• Joey "Un-Tied"-Where does your happiness come from?


    As I look back over time, and think about the conversations I've had with other men, one thing strikes me in it's consistency: the struggle over "am I where I'm supposed to be".

    It's my belief that men were designed to be protectors and providers. That is our role. And so many of us step into that role and we try to move forward. But we don't always feel like we're where we're supposed to be. There's a common thread of "job discontent". And it's so common that it deserves attention.

    In a complicated society like ours here in the U.S., there seems to be no end to the variety of jobs. There are so many more opportunities than the historic "fireman, doctor, lawyer, astronaut". I'm often dumbfounded at the job descriptions some people give me. But so few people feel they're in the right one.

    Now, a few points to consider.

    The saying is true: The grass DOES always appear greener on the other side of the fence. But Erma Bombeck famously pointed out that's because it's directly over the septic tank. We're rarely happy with what we have, and we often convince ourselves we'll be happier somewhere else. (By the way, this confusion delusion also applies to our relationships, but that's another post completely.)

    The danger with the above mentioned state of mind is this: you can project ANY kind of happiness on a job (or relationship) you DON'T have....because you really don't know! EVERY job you "don't" have can be the perfect job.

    But they all have their problems.

    Personality conflicts at work? I promise - people with those SAME personalities exist in EVERY workplace. In fact, often you leave one set of problems and walk into even BIGGER problems (giving birth to the phrase: "Better the devil I KNOW than the devil I DON'T KNOW".)

    And here's something else to consider: This doesn't just apply to men.

    Sometimes job responsibilities expand as family fabrics change. Mom's have to shoulder the load....kids have to raise their siblings. While very real, and very common, those situations break my heart. While those situations can still create outstanding young men and women, it's much harder for them to excel.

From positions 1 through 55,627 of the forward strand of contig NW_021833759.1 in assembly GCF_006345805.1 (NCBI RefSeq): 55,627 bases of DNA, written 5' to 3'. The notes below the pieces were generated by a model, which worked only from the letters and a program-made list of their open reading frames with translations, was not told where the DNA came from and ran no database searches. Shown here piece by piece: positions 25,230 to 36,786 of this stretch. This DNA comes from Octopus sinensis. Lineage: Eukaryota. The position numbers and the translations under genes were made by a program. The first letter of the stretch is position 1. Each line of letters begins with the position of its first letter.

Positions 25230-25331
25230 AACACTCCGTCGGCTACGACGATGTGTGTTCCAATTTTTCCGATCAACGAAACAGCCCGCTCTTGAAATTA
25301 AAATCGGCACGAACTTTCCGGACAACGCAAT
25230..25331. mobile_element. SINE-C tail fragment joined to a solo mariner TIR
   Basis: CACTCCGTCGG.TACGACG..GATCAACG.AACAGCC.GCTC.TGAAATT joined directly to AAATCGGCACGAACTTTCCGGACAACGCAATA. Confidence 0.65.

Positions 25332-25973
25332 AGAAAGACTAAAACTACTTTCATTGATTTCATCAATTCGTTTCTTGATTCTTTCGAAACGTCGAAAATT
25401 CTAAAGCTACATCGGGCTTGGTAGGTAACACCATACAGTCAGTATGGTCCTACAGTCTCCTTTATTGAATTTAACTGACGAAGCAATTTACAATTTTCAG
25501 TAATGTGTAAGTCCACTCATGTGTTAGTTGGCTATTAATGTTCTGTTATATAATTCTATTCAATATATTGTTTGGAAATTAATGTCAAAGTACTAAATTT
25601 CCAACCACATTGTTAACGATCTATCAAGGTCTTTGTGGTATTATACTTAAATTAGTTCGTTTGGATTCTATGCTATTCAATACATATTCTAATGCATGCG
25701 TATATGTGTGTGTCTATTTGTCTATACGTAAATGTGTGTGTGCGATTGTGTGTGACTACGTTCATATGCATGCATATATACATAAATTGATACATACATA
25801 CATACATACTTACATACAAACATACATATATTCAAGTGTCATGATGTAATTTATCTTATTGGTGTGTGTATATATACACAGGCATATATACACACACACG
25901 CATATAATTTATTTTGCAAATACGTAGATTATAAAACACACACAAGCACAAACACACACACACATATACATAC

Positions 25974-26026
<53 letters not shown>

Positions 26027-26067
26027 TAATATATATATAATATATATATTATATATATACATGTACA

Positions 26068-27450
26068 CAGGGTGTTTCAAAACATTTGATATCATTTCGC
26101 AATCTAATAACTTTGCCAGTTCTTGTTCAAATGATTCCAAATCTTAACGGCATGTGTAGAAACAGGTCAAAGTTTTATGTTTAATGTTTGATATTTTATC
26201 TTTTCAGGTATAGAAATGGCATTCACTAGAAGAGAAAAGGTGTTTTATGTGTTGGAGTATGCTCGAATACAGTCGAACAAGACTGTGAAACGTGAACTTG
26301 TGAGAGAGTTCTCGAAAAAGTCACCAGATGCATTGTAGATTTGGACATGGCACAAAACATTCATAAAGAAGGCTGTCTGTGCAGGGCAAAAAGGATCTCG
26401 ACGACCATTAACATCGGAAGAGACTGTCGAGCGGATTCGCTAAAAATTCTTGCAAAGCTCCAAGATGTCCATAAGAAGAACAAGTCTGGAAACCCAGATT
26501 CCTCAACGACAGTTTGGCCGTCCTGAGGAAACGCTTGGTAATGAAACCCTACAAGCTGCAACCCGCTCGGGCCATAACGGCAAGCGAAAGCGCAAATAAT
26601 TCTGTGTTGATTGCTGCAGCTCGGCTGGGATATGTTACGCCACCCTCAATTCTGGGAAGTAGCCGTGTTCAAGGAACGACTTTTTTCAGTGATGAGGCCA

So when it comes to your career: where does your happiness come from?

    No matter what your religious belief, there is amazing wisdom that comes from the timeless pages of The Bible. And there's one lesson I use and repeat all the time.

    In Philippians, the apostle Paul is languishing in prison. Conditions are less than pleasant. Prisons then were likely to be hewn out of a stone wall....likely vermin infested...no running water or bathroom facilities. And yet in these horrible conditions, what did Paul say? He said:

    "....I have learned in whatever situation I am to be content."

    I've thought about those words many times.

    Paul doesn't say "I am content." He doesn't say "I purchased contentment" or "I climbed the ladder to contentment". He said: I have LEARNED it.

    Think about that for a moment.

    We're not BORN content. To the contrary, we're taught from a very young age that we always need MORE. A bigger house, a nicer car, better clothes, more toys, and on and on and on.

    But we can LEARN to be content. We can find peace in a tumultuous time. Our soul can find equilibrium when the oceans churn. How? By listening to Paul.

    So: WHY was Paul content?

    And here's the critical answer.

    Paul was content because he was where his God wanted him to be.

    Paul knew he had a purpose. And Paul believed that his purpose outweighed his personal comforts or inconveniences or daily challenges.

    Paul knew his life had been directed to this position. He believed he was there for a reason. Perhaps to influence, perhaps to BE influenced. And he knew it would likely change - sooner or later - and he knew he was supposed to make the most out of every situation he found himself in.

    And so are we.

    Is every situation perfect? No. Is every family in harmony? No way. Do we often find ourselves feeling imprisoned? All the time.

    So what do you do?


    That may take you some time. Some learning. Some soul searching.

    Once you get THAT straightened out, THEN you can saturate the world with your resume.

    The first step is finding your peace.

    I hope you do.

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